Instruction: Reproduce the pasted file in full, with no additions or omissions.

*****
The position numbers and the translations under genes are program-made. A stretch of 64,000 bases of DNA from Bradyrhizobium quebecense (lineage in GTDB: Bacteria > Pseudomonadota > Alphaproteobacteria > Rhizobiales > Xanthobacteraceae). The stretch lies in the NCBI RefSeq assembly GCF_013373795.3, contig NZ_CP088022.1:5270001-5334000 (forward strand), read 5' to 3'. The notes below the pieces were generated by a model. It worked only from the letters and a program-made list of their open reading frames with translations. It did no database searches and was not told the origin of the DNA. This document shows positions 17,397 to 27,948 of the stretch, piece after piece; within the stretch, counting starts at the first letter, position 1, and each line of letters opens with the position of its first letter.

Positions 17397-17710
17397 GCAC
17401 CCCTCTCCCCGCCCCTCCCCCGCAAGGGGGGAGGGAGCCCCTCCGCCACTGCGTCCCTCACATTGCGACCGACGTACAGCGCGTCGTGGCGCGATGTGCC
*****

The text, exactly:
The position numbers and the translations under genes are program-made. A stretch of 64,000 bases of DNA from Bradyrhizobium quebecense (lineage in GTDB: Bacteria > Pseudomonadota > Alphaproteobacteria > Rhizobiales > Xanthobacteraceae). The stretch lies in the NCBI RefSeq assembly GCF_013373795.3, contig NZ_CP088022.1:5270001-5334000 (forward strand), read 5' to 3'. The notes below the pieces were generated by a model. It worked only from the letters and a program-made list of their open reading frames with translations. It did no database searches and was not told the origin of the DNA. This document shows positions 17,397 to 27,948 of the stretch, piece after piece; within the stretch, counting starts at the first letter, position 1, and each line of letters opens with the position of its first letter.

Positions 17397-17710
17397 GCAC
17401 CCCTCTCCCCGCCCCTCCCCCGCAAGGGGGGAGGGAGCCCCTCCGCCACTGCGTCCCTCACATTGCGACCGACGTACAGCGCGTCGTGGCGCGATGTGCC